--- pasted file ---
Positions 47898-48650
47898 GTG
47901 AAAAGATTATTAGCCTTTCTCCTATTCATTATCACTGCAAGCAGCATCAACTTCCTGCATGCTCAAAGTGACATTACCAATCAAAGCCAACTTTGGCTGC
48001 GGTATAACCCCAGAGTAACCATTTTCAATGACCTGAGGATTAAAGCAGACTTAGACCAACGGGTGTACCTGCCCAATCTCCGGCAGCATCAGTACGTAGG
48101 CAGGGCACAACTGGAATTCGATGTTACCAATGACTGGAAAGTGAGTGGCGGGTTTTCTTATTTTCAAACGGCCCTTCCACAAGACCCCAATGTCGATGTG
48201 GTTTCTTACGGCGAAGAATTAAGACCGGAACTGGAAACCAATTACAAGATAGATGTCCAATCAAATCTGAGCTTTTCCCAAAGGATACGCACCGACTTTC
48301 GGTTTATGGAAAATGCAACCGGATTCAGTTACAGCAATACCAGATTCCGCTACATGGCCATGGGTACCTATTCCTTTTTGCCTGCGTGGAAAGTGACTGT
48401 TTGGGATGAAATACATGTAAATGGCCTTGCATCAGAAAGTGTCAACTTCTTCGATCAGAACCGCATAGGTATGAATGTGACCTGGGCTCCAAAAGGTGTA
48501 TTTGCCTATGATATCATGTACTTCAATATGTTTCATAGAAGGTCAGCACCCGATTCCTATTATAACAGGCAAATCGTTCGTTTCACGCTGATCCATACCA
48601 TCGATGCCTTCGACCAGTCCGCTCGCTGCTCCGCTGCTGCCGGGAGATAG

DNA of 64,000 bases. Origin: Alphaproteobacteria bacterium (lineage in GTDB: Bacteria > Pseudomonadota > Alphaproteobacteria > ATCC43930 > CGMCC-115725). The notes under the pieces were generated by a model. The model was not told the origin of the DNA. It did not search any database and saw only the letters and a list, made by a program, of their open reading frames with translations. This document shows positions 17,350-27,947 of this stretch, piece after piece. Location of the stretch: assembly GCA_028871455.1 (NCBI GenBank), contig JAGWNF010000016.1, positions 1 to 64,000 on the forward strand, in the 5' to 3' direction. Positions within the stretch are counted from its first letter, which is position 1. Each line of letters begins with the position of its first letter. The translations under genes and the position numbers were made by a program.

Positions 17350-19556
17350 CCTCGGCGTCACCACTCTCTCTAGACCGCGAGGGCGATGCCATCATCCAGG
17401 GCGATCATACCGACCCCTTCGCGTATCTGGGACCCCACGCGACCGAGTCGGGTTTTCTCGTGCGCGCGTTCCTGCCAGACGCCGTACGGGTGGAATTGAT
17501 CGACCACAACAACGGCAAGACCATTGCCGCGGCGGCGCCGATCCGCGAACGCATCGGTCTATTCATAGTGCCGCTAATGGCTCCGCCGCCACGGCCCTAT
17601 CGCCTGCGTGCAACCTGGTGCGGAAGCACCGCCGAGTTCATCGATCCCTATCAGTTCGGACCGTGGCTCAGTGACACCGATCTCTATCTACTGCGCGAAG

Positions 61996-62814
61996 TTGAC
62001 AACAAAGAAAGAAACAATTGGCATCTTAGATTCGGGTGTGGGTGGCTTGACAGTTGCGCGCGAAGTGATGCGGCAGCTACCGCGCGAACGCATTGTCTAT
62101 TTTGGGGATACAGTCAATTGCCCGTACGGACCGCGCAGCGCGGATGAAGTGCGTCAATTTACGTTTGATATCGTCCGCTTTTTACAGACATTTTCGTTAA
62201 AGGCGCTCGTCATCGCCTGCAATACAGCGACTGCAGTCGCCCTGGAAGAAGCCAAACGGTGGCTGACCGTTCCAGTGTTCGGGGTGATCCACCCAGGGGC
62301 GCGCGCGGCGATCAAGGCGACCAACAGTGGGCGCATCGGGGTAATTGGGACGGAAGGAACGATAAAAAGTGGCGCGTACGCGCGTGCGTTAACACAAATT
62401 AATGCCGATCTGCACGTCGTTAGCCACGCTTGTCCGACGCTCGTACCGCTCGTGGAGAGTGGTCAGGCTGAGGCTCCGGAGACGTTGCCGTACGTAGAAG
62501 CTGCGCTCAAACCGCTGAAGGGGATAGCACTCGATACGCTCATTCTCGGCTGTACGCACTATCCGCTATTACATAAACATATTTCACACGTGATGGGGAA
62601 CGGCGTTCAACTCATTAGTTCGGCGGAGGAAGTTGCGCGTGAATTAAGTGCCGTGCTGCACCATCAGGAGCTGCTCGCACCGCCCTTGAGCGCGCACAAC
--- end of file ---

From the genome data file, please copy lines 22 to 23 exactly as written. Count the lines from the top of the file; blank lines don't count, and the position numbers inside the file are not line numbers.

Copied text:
62301 GCGCGCGGCGATCAAGGCGACCAACAGTGGGCGCATCGGGGTAATTGGGACGGAAGGAACGATAAAAAGTGGCGCGTACGCGCGTGCGTTAACACAAATT
62401 AATGCCGATCTGCACGTCGTTAGCCACGCTTGTCCGACGCTCGTACCGCTCGTGGAGAGTGGTCAGGCTGAGGCTCCGGAGACGTTGCCGTACGTAGAAG